Low-wage workers such as janitors, secretaries and maintenance personnel are often overlooked by employers. According to experts, these vulnerable workers are more likely to have their benefits and pay revoked and their employee rights violated. News out of the University of South Florida supports that assertion, with low-wage workers hitting a block in their negotiations for more pay.
Officials at the university have reportedly refused to increase the low-wage earners’ pay to accommodate the increased cost of living due to inflation. The employees’ union was working to negotiate a new payment schedule that would have provided additional wages for the lower-tier workers.
State officials say the decision to refuse cost-of-living increases comes as higher-education funds are drying up, though those cutbacks do not seem to affect the highest-paid workers at the school. The university president, for example, has received a 20 percent pay increase during the past five years, and the school’s football coach was slated to earn $2 million in 2012 before he accepted an even larger severance.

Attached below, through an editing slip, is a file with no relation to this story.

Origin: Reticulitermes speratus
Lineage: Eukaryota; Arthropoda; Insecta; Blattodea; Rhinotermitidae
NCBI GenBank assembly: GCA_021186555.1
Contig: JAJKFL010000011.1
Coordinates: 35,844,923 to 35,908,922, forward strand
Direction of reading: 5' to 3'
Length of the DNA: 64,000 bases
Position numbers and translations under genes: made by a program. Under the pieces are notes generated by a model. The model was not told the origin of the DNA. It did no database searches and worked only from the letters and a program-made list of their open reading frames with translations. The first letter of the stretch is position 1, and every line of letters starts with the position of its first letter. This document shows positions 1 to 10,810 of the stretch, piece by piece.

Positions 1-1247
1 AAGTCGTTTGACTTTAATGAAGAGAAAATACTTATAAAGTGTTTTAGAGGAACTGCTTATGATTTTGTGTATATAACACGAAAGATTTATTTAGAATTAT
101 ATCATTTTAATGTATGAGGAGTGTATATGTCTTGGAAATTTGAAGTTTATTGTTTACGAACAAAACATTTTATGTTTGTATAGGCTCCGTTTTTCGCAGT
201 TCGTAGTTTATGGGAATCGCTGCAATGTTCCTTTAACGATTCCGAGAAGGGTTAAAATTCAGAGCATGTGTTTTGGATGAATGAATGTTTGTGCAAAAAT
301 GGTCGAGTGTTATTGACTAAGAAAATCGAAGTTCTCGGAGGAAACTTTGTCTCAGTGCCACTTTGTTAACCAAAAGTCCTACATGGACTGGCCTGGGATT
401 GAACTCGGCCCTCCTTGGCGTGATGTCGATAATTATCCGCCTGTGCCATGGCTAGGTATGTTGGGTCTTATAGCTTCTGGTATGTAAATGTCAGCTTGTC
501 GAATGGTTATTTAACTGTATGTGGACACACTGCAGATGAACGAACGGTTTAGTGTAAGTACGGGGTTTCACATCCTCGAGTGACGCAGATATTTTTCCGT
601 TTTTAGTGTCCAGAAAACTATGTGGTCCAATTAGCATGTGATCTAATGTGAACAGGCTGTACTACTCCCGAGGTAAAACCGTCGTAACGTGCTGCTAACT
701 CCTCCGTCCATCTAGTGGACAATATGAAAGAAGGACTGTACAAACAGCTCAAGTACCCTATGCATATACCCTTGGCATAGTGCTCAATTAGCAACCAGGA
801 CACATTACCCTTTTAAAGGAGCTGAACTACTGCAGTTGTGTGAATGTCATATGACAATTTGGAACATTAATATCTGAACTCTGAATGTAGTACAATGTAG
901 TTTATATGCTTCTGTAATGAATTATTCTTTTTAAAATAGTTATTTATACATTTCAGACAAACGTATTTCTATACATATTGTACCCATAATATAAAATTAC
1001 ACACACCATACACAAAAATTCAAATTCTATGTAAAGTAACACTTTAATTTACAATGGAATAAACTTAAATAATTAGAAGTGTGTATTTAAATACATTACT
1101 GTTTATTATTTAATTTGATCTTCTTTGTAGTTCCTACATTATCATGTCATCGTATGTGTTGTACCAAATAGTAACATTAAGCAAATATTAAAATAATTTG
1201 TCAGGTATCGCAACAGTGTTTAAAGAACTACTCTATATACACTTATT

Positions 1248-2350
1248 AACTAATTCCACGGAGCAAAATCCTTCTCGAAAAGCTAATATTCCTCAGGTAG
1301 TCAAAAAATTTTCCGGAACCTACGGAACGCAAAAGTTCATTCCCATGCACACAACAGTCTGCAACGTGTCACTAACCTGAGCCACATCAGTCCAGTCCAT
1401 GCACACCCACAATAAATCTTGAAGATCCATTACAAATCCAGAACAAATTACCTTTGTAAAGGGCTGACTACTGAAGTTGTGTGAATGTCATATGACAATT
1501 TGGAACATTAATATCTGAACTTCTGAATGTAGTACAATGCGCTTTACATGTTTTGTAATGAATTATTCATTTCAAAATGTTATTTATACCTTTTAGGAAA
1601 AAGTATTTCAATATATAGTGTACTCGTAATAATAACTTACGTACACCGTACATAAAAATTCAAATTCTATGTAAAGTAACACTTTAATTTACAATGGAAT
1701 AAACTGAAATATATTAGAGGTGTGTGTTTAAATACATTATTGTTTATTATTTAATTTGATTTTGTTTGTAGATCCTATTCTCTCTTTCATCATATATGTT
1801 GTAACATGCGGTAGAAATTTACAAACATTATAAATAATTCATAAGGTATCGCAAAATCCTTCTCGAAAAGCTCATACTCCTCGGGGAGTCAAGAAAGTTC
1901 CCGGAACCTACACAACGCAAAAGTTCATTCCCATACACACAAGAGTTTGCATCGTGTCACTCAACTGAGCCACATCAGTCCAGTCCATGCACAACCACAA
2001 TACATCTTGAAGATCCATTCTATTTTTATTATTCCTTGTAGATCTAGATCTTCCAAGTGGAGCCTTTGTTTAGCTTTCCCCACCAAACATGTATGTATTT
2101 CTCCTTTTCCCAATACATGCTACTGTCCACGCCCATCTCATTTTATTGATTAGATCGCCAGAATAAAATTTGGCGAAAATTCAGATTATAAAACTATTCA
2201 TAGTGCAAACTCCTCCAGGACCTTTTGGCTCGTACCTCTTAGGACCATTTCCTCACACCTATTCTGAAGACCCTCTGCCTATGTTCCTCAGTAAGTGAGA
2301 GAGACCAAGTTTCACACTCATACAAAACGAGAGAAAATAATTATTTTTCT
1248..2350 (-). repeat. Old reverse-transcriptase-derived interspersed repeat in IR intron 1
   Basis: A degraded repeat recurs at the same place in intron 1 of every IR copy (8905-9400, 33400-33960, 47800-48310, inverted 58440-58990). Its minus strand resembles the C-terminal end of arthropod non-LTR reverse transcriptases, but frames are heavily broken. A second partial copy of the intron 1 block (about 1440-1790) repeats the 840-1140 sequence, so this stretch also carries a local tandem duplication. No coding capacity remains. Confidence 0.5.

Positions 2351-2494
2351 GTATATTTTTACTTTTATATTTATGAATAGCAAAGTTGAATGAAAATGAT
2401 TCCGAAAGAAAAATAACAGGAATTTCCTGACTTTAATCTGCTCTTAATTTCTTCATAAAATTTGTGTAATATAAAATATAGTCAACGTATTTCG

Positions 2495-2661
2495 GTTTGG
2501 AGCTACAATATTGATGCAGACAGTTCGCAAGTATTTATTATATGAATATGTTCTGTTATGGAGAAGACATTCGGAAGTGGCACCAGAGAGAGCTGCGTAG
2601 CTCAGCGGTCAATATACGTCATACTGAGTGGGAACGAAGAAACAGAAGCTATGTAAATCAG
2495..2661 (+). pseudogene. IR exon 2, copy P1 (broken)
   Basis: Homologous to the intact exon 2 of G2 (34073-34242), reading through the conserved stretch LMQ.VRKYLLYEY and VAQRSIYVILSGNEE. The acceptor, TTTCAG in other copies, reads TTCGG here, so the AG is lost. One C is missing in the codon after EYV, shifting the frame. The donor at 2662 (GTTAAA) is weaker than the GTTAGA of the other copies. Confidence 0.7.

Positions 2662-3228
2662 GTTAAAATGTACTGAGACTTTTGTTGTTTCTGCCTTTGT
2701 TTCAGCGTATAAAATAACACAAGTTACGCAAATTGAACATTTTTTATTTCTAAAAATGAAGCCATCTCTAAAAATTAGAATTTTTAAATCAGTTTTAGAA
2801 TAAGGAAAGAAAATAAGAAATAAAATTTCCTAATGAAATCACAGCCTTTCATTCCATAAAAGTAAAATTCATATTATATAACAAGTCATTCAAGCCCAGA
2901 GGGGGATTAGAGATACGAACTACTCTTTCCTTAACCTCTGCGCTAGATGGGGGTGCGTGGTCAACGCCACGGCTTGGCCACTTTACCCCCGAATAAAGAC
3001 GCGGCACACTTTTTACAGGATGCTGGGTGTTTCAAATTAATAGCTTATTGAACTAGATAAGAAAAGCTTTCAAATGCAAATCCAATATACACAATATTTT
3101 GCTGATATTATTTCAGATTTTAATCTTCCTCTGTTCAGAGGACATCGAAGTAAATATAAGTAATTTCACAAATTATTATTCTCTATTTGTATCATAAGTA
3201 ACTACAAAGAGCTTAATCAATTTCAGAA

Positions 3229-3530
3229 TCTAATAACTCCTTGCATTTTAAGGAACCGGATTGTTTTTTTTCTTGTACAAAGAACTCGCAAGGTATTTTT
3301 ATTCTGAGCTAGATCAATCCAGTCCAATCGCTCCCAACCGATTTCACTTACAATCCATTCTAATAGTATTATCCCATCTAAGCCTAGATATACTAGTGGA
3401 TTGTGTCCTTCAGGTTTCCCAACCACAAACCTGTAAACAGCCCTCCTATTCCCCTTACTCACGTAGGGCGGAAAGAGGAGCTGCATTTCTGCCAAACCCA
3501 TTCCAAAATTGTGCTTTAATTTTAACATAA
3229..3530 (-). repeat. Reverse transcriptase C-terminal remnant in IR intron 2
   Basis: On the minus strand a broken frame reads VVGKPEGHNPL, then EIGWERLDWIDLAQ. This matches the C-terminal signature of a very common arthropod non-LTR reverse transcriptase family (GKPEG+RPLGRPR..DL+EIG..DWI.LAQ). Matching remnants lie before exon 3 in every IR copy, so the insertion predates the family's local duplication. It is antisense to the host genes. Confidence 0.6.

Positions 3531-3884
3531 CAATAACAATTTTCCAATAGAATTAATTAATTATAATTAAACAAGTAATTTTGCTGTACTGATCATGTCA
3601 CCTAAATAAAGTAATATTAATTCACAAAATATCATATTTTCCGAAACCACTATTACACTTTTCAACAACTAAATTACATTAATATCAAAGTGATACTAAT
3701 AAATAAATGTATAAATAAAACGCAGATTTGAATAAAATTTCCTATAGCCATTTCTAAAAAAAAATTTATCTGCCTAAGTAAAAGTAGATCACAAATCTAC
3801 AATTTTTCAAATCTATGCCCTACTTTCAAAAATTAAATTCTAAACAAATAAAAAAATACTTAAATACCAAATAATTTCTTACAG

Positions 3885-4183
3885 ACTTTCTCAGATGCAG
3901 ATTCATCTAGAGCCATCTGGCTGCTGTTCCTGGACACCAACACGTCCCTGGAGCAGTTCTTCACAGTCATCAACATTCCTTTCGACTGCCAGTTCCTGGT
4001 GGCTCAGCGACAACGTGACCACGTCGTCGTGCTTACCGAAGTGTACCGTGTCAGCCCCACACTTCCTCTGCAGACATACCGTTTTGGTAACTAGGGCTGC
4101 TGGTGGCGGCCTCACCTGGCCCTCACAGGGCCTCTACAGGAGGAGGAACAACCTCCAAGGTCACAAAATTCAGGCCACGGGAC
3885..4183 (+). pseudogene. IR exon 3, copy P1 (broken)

The wage problems have dominated the negotiations between union leaders and school officials for about six months, according to officials. University leaders say they are unable to afford additional expenditures at this time, considering the extreme cuts that continue to buffet institutions of higher learning at every step.
Media reports show that the union, which represents more than 1,500 USF employees, sought two increases of 3.5 percent, one for each year of a remaining contract. Although the union was willing to negotiate for a lower increase, university officials unilaterally opposed any pay increase for the school’s most vulnerable workers. Workers at the school have not received pay increases since October 2009.
Custodians and secretaries who work at the school only make between $16,000 and $25,000 each year, while skilled tradesmen such as electricians only receive about $30,000 annually. Representatives from both the union and the school continue to negotiate the remaining contract payments, though the next meeting date has not yet been set.
Source: Tampa Bay Online, “USF, workers’ union at odds over pay raise,” Mike Salinero, Dec. 17, 2012.